An unhappy Sir Carlyle

A move to appoint former government ministers, Glynis Roberts and Michael Church as Senators might have influenced former Governor-General, Sir Carlyle Glean to demit office sooner rather than later.

According to a well-place source, a top figure within the ruling New National Party (NNP) government had tried to influence Sir Carlyle to make the appointments given the party’s clean sweep of all fifteen seats in the February 19 polls.

The former Governor-General selected three defeated candidates of the outgoing National Democratic Congress (NDC) – Nazim Burke, Franka Bernadine and Dr. George Vincent – to serve as opposition Senators.

The controversial Church was a former Minister of Foreign Trade in the Congress administration. He ran into problem with then Prime Minister Tillman Thomas when he was caught deceiving the Cabinet on a trip he made to Switzerland with a political activist of the NNP.

In the campaign for the February elections, Church threw his support behind the opposition candidate for his rural St. John’s seat, Alvin Da Breo, the current Minister of State in the Ministry of Public Utilities.

Former Tourism Minister Roberts was expelled from Congress along with Church and several others like Peter David, Chester Humphrey, Siddiqui Sylvester, Karl Hood, Pastor Stanford Simon, Joseph Gilbert and Arley Gill in the face of a challenge to the authority of the former Prime Minister.

Roberts, the former Member of Parliament for South St. George constituency, led the small National United Front (NUF) to a humiliating defeat at the polls.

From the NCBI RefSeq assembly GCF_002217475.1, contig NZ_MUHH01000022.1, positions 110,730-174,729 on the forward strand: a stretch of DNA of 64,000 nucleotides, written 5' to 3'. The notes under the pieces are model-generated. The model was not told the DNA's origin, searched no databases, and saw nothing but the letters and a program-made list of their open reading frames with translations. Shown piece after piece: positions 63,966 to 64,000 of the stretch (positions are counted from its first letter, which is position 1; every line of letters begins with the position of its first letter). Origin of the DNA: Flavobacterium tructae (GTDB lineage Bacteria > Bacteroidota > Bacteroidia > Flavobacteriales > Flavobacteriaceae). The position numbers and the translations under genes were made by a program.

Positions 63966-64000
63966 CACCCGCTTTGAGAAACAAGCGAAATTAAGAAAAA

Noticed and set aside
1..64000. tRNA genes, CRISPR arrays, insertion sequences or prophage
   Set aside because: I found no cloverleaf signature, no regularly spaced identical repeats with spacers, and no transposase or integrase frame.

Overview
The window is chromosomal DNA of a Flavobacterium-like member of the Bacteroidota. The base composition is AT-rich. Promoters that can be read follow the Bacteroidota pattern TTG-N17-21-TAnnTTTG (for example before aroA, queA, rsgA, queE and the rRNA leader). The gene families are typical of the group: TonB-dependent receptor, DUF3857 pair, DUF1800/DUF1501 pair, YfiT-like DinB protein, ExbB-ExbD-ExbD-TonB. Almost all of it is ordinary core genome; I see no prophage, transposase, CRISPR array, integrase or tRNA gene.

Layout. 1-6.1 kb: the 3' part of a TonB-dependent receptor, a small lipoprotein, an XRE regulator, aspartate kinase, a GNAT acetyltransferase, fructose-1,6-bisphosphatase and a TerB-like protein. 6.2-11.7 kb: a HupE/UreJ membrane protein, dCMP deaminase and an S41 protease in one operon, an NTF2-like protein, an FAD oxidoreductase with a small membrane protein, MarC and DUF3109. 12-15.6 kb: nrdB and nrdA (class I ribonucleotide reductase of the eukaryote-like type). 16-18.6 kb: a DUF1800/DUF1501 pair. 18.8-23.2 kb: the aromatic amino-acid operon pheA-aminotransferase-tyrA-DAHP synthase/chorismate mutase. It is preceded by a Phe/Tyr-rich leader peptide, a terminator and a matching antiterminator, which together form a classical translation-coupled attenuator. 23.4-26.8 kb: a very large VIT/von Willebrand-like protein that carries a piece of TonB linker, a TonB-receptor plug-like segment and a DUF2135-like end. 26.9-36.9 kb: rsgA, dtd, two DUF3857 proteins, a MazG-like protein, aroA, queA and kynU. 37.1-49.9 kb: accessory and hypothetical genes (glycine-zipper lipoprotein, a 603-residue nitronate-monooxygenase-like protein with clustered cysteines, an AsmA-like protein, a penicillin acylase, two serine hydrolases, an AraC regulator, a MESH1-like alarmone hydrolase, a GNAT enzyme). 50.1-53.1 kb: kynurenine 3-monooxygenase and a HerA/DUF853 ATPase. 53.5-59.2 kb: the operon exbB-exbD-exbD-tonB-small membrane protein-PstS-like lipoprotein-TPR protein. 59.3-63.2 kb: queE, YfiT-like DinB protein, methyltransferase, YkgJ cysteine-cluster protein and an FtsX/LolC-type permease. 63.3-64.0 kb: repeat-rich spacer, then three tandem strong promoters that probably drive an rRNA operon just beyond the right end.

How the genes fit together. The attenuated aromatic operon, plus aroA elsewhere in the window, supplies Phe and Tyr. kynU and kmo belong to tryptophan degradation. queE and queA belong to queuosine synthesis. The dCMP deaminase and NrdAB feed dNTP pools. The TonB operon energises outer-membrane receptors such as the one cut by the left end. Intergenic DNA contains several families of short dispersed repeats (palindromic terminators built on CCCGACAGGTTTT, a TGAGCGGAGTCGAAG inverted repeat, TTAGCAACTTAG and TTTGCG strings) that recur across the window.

After the elections, NNP insiders were dropping strong hints that since Congress did not win any seats in the contest that none of its members should be considered for roles in the island’s Parliament.

The NDC received just over 20, 000 votes in the elections as opposed to 32, 000 for NNP.

The source who spoke on condition that he was not identified said that the attempt to try and influence the appointments to the Senate was seen by Sir Carlyle as a signal that he needed to get out of the office.

Another authoritative source said that the new leadership in St. George’s and Sir Carlyle were seemingly heading on a road of confrontation following the change of government.

He spoke of the same NNP high-ranking official not being happy with the decision made by the then Governor-General to appoint Head of the Public Service Commission (PSC), Gloria Payne-Banfield to act for him when he traveled to neighbouring Trinidad and Tobago to attend the funeral of the island’s first female Governor, Dame Hilda Bynoe.

He quoted the NNP official as being annoyed at the manner in which the Governor-General had reached his decision to select someone to act for him.

“Who the … and so Carlyle think he is. I want to know who he thinks is running this country”, the source quoted the high-ranking government official as saying.

The decision of Sir Carlyle to demit office paved the way for current Governor-General, Dame Cecile La Grenade to be appointed to the post.

Just over a month ago, Prime Minister Dr. Keith Mitchell in defending the decision for one of its losing candidates in the 2008 general elections, Sergeant Carl Caton to be rehired in the Royal Grenada Police Force (RGPF) likened it to the decision under the former government to appoint Payne-Banfield to head the Public Service Commission (PSC).

Payne-Banfield, a former Cabinet Secretary, had a brief stint as Political Leader of the Grenada United Labour Party (GULP) and took part in the 2008 general elections.

Speculation is rife that the new rulers in St. George’s would not look in her direction when the term of the PSC members end within the next few weeks.

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